Outside the biomedical box of integrated care research. Meet some of our new RESPOND-AFRICA staff
The RESPOND-AFRICA consortium is made up of a range of diverse professionals from Europe and Africa. They are working on several different projects all aimed at improving health outcomes for people living with chronic diseases such as diabetes, hypertension, and HIV in Africa. They are experts in unique activities that range from infectious disease care, non-communicable diseases care, project management, implementation, social science, or health economics. Have you ever wondered what it takes to be involved in a large global health program including multi-country randomised control trials? We have interviewed some of our new RESPOND-AFRICA members who are both on the ground and behind the scenes to give you an idea. Follow along in our series documenting some of our RESPOND-AFRICA consortium members!
Interviewee name: Camila Picchio
Role in RESPOND-AFRICA: Communications work package coordinator
Projects involved within RESPOND-AFRICA: INTE-AFRICA & META-TRIAL
Where they are based: Barcelona, Spain
Who are you?
I am a multidisciplinary public health researcher and PhD candidate. I am currently based at the Barcelona Institute for Global Health (ISGlobal) where I coordinate various research lines relating mainly to viral hepatitis, vaccine hesitancy, and integrated care. My role within the RESPOND-AFRICA consortium is different than my day-to-day research activities, which is why I enjoy it so much! Within RESPOND-AFRICA I support communications activities to help put a spotlight on the work this partnership carries out in sub-Saharan Africa.
How has your journey helped you lead to this point in your career?
Dedicated supervisors who believed in my potential have led me to this point in my, albeit short, career!
How did you initially get involved in research?
I studied anthropology and really made the switch to a more public health and research focused-career when I was in the middle of my undergraduate degree and was doing an internship in my home city of Buenos Aires, Argentina, at a public hospital’s infectious diseases unit. A South African patient had just received an HIV diagnosis but appeared to be quite unphased by her diagnosis. When speaking to her more, she told me that HIV was prevalent in her home town and she knew that if she took her medication (referring to ARTs), she would be OK. She went on to explain that her father had died of a heart attack in South Africa and this was something she knew nothing about because the health services there rarely spoke about this. She was angry and upset at the lack of infrastructure to properly diagnose and treat her father’s ailment in South Africa.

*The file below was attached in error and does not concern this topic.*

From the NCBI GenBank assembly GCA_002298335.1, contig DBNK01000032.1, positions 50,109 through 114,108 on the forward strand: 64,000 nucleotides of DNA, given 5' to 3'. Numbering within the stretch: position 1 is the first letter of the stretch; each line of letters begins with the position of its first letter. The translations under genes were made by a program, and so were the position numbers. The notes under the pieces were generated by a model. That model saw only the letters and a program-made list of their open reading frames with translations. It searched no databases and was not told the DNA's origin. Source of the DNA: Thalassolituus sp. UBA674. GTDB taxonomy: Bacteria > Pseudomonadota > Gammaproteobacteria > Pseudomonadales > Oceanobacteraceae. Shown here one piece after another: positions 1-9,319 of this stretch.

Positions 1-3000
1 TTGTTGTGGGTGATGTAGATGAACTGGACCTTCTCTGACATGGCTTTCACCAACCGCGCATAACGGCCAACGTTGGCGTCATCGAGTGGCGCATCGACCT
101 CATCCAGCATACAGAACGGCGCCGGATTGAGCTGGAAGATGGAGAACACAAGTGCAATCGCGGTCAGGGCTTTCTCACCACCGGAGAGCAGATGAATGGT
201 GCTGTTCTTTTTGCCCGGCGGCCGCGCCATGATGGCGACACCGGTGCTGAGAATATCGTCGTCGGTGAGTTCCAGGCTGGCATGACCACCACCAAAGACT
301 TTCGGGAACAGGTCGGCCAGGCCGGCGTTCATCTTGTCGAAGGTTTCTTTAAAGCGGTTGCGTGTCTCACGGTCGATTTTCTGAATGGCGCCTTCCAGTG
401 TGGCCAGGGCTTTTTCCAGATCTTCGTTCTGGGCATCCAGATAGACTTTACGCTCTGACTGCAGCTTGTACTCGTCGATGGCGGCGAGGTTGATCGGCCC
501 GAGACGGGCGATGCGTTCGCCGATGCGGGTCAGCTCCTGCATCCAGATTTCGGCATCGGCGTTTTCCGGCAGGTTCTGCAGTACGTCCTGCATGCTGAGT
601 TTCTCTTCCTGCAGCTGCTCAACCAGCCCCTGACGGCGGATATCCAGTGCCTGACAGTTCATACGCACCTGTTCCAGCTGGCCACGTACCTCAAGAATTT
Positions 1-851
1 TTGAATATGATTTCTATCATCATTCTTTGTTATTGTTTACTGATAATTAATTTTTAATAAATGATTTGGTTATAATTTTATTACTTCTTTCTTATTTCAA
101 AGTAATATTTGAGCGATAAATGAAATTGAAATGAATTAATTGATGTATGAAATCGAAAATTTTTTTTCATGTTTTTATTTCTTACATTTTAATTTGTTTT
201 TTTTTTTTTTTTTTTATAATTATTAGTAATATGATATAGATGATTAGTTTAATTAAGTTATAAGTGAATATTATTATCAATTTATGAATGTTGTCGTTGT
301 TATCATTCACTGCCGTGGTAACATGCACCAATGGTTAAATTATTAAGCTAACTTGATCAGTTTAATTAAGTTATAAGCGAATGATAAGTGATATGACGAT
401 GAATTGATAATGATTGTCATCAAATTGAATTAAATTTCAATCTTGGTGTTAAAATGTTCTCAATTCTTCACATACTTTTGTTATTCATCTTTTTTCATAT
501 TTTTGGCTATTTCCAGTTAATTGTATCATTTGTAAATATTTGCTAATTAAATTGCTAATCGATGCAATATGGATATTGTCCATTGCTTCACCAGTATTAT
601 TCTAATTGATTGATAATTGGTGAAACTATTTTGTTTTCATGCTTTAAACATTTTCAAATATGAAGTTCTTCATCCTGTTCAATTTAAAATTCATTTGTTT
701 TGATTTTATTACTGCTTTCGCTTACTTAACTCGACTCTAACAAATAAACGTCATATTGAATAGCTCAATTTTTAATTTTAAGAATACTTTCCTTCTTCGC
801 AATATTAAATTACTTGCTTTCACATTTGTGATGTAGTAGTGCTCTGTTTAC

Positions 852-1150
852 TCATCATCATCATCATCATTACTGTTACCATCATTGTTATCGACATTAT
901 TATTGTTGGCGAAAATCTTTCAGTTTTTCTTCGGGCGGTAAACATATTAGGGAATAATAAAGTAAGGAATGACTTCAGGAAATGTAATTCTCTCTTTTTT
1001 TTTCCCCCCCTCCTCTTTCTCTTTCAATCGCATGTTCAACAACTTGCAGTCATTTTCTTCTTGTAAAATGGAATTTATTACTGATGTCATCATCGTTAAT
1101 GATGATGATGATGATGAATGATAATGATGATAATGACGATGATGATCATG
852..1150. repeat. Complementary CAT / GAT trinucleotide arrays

After this conversation I just kept asking “why?” Her story moved me deeply and I went back to university the following semester and added public health to my undergraduate studies. Since then, I’ve been particularly interested in researching health systems and their responses to infectious diseases.
What areas of HIV and NCD research and/or global health project management do you think are being neglected?
In most of sub-Saharan Africa, funding has primarily been focused on viral diseases like HIV, malaria, and tuberculosis and health systems are, therefore, primarily set up vertically to treat these conditions. However, as the epidemiology changes in these countries, health systems are often times not equipped to treat non-communicable diseases. I believe that funding is a key barrier that is prohibiting the better understanding of this changing epidemiology and how to come up with better solutions to treat ageing populations in a patient-centred and equitable way.
Funding is a key barrier that is prohibiting the better understanding of this changing epidemiology and how to come up with better solutions to treat ageing populations
What do you hope to do in your role and as a member of the RESPOND-AFRICA consortium?
I hope to be able to help bring attention to the great research that is being carried out by the RESPOND-AFRICA consortium because it is relevant across target populations like policy-makers, clinicians, researchers, and patients.
Besides research and randomised control trials, what do you enjoy doing?
I am primarily fuelled by caffein and in my spare time I like to read, travel, and look at puppy and kitty pictures.